Esther went to King Xerxes after three days of fasting and the king asked her what her request was. Queen Esther asked that the king and Haman join her at a banquet the next day. The king said yes, and asked Esther to let her request be known at the banquet. Haman was still so enraged with Mordecai that he went to set up a pole to impale Mordecai the morning before the banquet.
The king could not sleep that night and began to read the book that contained all that had happened during his reign. The king read and was reminded of how Mordecai exposed the plot to assassinate the king. The king wanted to reward Mordecai for his good deed and he called Haman in to ask what should be done for a man who the king delights in. Haman thought the king was talking about himself and responded saying extravagant gifts and honor. Haman was even more enraged when the king told him it was for Mordecai.
The next day was the banquet that Queen Esther had called for. The king again asked Esther what her request was so he could grant her what she wanted. Esther boldly asked that she and her people be spared and that Haman had plotted to kill all Jews for money. The king was filled with anger against Haman and had him hanged on the very pole that Haman had set up for Mordecai.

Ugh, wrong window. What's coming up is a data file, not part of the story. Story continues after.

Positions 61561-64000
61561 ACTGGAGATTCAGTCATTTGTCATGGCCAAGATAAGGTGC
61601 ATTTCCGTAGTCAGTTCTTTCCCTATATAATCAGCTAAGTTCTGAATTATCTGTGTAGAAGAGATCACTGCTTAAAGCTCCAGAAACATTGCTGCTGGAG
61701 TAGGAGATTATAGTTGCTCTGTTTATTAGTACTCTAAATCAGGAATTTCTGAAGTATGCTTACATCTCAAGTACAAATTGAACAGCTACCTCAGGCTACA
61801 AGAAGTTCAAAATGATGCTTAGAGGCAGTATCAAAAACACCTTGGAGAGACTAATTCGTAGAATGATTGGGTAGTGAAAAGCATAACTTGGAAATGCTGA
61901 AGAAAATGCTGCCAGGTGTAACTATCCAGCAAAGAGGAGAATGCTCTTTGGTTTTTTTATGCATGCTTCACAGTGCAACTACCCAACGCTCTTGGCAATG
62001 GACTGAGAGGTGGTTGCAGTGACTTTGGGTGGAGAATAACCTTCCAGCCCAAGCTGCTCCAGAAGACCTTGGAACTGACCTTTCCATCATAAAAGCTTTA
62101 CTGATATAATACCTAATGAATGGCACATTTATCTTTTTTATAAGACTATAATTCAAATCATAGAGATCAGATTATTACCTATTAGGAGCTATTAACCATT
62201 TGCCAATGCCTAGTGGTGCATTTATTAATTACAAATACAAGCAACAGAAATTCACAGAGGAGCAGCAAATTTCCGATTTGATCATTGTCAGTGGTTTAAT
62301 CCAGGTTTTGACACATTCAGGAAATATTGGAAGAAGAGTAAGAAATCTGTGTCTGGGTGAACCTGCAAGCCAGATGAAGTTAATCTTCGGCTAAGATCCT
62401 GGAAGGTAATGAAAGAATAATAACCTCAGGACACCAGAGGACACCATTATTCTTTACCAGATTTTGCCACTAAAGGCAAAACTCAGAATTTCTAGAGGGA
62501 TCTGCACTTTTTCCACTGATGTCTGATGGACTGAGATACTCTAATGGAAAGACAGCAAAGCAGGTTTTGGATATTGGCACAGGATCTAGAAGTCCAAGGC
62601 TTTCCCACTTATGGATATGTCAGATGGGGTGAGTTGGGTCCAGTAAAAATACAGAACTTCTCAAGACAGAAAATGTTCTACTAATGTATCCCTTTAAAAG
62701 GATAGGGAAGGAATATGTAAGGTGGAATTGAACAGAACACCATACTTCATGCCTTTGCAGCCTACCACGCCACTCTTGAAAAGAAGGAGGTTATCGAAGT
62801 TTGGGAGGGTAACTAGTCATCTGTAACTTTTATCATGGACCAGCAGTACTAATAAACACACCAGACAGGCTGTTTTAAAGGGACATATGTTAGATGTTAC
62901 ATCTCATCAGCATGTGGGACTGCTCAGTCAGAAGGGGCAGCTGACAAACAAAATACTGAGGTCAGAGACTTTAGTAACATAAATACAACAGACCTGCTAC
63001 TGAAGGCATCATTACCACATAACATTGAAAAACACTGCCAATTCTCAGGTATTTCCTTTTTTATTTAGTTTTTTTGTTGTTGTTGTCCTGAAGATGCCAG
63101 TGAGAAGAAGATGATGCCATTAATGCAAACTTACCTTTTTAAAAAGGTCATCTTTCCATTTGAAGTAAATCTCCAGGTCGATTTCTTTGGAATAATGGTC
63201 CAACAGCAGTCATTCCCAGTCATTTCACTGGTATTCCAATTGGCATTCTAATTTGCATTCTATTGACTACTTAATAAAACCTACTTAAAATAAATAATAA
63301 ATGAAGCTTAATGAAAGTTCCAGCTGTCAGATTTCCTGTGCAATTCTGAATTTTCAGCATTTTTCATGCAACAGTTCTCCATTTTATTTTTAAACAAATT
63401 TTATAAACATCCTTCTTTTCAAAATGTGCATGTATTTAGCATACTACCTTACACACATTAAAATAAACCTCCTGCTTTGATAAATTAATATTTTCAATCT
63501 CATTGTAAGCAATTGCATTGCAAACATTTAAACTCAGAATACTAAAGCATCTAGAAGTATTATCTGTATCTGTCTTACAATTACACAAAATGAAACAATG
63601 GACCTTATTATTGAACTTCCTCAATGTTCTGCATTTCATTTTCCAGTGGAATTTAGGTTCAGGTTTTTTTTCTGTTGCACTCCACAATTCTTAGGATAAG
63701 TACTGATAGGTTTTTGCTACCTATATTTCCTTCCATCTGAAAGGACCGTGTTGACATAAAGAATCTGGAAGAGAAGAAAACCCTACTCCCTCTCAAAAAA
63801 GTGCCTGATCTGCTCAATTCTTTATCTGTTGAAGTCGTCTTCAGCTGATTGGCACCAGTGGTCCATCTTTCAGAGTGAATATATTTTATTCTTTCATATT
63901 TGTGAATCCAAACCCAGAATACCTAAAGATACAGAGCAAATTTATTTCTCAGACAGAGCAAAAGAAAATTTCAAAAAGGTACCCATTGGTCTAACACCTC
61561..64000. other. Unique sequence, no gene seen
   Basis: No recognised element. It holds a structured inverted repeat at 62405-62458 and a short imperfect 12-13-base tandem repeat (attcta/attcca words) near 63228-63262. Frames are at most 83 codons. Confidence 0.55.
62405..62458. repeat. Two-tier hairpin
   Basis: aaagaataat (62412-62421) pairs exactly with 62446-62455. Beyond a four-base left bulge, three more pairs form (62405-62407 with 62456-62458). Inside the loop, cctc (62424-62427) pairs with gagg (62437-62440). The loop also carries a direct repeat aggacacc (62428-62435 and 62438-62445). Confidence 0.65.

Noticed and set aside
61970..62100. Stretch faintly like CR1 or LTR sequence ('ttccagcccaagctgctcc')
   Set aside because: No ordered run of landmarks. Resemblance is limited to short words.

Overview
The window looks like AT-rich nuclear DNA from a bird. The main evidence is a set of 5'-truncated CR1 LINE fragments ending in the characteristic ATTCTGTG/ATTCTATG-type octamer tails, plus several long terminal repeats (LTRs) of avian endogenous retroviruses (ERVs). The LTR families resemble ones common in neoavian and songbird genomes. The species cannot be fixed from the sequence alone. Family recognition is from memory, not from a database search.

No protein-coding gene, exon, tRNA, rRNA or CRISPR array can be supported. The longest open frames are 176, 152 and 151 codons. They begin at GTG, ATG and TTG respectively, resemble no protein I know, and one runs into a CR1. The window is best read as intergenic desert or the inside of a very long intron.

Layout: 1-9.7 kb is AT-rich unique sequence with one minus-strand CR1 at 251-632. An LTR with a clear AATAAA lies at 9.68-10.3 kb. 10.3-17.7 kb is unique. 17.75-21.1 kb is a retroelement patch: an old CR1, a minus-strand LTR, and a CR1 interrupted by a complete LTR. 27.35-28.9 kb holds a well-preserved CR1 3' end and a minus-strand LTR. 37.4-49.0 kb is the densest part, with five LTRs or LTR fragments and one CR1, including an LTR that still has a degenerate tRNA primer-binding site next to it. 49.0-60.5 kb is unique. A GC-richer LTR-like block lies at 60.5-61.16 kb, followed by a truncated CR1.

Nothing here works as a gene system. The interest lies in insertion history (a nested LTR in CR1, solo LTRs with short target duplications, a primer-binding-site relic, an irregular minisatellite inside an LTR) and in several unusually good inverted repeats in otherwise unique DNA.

Queen Esther and Mordecai were given Haman’s estate. They were honored with royal garments and a decree was written to protect all Jews.
1 This is what happened during the time of Xerxes, the Xerxes who ruled over 127 provinces stretching from India to Cush :
2 At that time, King Xerxes reigned from his royal throne in the citadel of Susa,
3 and in the third year of his reign, he gave a banquet for all his nobles and officials. The military leaders of Persia and Media, the princes, and the nobles of the provinces were present.
4 For a full 180 days he displayed the vast wealth of his kingdom and the splendor and glory of his majesty.
5 when these days were over, the king gave a banquet, lasting seven days, in the enclosed garden of the king’s palace, for all the people from the least to the greatest who were in the citadel of Susa.
6 The garden had hangings of white and blue linen, fastened with cords of white linen and purple material to silver rings on marble pillars. There were couches of gold and silver on a mosaic pavement of porphyry, marble, mother-of-pearl and other costly stones.
7 Wine was served in goblets of gold, each one different from the other, and the royal wine was abundant, in keeping with the king’s liberality.